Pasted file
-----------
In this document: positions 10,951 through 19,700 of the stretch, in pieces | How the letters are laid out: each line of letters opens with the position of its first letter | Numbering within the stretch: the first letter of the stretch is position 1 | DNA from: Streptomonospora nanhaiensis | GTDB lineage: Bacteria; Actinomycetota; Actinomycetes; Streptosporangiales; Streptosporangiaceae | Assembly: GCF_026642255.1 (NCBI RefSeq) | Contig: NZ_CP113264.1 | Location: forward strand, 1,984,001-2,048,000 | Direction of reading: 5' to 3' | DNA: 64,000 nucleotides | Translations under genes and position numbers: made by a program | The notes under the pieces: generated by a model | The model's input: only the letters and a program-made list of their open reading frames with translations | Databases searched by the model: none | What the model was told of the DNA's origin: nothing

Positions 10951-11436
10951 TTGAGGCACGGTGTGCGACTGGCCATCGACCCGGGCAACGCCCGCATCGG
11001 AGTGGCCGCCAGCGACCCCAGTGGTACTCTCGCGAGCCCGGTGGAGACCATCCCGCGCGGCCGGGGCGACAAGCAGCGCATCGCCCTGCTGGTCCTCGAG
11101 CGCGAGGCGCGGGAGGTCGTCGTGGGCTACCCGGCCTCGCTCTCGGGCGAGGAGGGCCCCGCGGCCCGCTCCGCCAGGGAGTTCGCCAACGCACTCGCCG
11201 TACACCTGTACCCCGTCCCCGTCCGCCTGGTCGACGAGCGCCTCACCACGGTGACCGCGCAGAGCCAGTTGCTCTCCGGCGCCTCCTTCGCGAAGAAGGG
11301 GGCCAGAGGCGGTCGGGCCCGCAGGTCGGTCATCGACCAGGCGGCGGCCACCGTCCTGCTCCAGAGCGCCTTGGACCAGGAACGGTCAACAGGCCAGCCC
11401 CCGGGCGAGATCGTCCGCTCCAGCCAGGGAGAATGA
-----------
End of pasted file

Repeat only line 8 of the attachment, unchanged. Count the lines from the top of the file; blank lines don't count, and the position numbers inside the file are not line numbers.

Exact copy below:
11401 CCGGGCGAGATCGTCCGCTCCAGCCAGGGAGAATGA